Home Inspections 101

Home Inspections 101 Once the contract has been fully signed by both the buyer and seller, the buyer's agent will arrange to schedule a home inspection! The inspectors have access via lock box and/or the buyers' agent will be present. This is an exciting time for the buyer and they will likely attend the inspections as well, however, the seller is not present in the home. This allows the buyer a chance to see the home again and review the findings with the inspector.

Depending on the size of the home, a home inspection typically takes one hour per every 1,000 square feet in the property. The seller should make sure all doors (attic and crawl space) are unlocked and all equipment is accessible. Seller will also need to ensure the power, gas and water is on before and during the inspection, as well as any pilot lights lit.

Once the buyer receives the full inspection report (some inspectors provide it on the spot, others usually send within 24-48 hours), they will review it with their agent and decide if they want further inspections or ask for any repairs. The buyers will make an official request for repairs as an addendum to the original contract. Once the seller's agent receives the addendum, along with the inspection report, the seller will be made privy to the findings.

Major points of concern may include moisture or water issues. Structural issues will be found during this inspection process, as well as any electrical, plumbing, heating or air conditioning concerns.  Minor concerns may be cosmetic in nature, siding or trim damage, leaking fixtures or dirty filter issues.

It is the duty of the buyer to review the inspection report with their agent to determine what, if any, concerns they wish for seller to remedy. The addendum will note those concerns and requests for repair. Seller has the option to accept the request in full, negotiate which items they will remedy or refuse to undertake the repairs.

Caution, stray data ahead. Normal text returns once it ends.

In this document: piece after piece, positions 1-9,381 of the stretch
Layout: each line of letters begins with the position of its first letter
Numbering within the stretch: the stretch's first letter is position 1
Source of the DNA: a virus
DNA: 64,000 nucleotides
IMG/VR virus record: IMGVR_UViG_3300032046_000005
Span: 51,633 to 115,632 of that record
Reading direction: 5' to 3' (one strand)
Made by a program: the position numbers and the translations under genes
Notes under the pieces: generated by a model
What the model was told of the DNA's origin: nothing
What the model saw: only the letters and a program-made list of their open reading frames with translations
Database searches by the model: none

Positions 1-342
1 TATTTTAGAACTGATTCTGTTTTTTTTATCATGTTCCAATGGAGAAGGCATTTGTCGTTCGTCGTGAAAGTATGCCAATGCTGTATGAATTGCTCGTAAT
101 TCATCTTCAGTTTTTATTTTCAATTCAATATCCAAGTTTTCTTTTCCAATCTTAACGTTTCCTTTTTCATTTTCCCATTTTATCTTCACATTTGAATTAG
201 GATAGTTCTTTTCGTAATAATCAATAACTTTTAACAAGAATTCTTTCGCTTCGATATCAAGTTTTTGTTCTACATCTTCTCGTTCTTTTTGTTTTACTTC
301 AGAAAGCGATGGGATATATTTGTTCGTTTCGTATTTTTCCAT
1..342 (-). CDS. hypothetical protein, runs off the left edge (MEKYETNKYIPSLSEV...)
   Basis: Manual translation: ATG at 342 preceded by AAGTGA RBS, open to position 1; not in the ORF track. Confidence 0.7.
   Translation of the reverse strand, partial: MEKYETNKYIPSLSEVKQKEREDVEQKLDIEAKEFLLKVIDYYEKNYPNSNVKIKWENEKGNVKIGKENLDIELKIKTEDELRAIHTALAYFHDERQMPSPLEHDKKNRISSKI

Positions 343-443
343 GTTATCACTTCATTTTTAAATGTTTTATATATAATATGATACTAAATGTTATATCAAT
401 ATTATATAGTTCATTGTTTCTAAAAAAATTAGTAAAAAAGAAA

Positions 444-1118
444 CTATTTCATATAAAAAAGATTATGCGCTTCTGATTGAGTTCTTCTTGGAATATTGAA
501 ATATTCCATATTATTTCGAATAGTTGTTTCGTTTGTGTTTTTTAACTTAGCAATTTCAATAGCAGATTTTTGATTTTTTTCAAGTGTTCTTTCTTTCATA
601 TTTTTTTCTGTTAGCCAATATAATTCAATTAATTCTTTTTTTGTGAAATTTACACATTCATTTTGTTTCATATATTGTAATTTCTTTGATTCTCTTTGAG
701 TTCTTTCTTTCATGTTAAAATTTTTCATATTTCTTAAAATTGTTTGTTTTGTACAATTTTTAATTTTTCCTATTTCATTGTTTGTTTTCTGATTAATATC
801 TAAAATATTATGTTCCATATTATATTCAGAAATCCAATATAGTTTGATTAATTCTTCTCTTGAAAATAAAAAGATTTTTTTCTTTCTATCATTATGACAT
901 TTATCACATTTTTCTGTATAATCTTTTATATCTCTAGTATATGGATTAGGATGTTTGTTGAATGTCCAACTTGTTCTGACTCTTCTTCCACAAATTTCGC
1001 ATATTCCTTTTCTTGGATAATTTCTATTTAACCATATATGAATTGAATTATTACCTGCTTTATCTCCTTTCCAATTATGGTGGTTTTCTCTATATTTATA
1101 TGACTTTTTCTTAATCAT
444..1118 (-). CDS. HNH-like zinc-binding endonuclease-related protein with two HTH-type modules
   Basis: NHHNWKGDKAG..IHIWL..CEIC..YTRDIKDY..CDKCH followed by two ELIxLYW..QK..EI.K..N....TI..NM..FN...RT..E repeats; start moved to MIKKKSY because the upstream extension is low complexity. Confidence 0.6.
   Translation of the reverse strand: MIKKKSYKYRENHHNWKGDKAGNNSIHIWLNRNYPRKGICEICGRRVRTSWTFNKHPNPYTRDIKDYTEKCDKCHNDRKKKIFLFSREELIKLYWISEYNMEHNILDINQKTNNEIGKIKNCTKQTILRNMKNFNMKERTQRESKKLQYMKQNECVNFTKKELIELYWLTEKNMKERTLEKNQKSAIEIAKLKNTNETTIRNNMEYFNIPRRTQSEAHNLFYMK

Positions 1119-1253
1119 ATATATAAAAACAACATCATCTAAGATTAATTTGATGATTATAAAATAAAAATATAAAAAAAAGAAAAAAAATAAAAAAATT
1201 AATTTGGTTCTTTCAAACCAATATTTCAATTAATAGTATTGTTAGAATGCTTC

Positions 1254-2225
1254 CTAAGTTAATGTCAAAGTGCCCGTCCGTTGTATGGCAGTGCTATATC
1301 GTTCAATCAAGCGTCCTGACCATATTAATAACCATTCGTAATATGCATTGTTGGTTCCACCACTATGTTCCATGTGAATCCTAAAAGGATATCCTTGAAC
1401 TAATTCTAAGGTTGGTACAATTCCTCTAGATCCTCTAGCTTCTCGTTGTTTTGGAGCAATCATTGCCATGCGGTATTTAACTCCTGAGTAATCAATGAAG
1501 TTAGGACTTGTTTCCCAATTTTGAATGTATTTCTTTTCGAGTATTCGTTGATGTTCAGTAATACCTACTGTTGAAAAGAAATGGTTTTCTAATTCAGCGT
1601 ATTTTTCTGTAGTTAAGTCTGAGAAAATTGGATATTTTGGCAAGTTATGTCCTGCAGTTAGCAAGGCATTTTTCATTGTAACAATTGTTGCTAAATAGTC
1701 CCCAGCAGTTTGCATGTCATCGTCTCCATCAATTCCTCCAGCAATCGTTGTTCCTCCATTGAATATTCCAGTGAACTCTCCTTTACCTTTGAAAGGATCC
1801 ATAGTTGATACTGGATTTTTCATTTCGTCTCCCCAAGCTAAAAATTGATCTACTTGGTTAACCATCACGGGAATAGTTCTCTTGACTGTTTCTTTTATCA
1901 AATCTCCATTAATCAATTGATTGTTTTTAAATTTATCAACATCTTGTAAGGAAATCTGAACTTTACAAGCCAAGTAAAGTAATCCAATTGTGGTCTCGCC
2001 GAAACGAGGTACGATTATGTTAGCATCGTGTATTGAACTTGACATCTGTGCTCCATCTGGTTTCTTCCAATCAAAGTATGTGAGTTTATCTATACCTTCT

Because the home inspection takes place during the Due Diligence period, the contract may be cancelled if buyer discovers concerns that are notremedied to their liking.

WHAT YOU SHOULD KNOW:

Home inspection and repair addendums are not an opportunity for the seller to return the home to like-new condition. This is an opportunity for buyer to be aware of any major issues and concerns going into the final stages of the contract before the settlement, and to allow the seller to have a chance to remedy, should the agreement be reached.

Cosmetic items are typically not included in the repair addendum as those were visible during the initial viewing of the home, and prior to the offer to purchase being made. Things like carpet stains, markings on the wall, loose or ill-fitting fixtures or wall plates would likely not be included in a repair addendum.

Structural or environmental issues are morelikely to be addressed in the repair addendum and should be dealt with by hiring licensed professionals for any repairs.

Once any requested repairs have been agreed to, the contingency for said repairs is removed and the contract moves out of the Due Diligence phase. Receipts will be requested prior to settlement and a preliminary walk through will be held a couple of days before settlement is planned for buyer and/or the buyer's agent to review all repairs.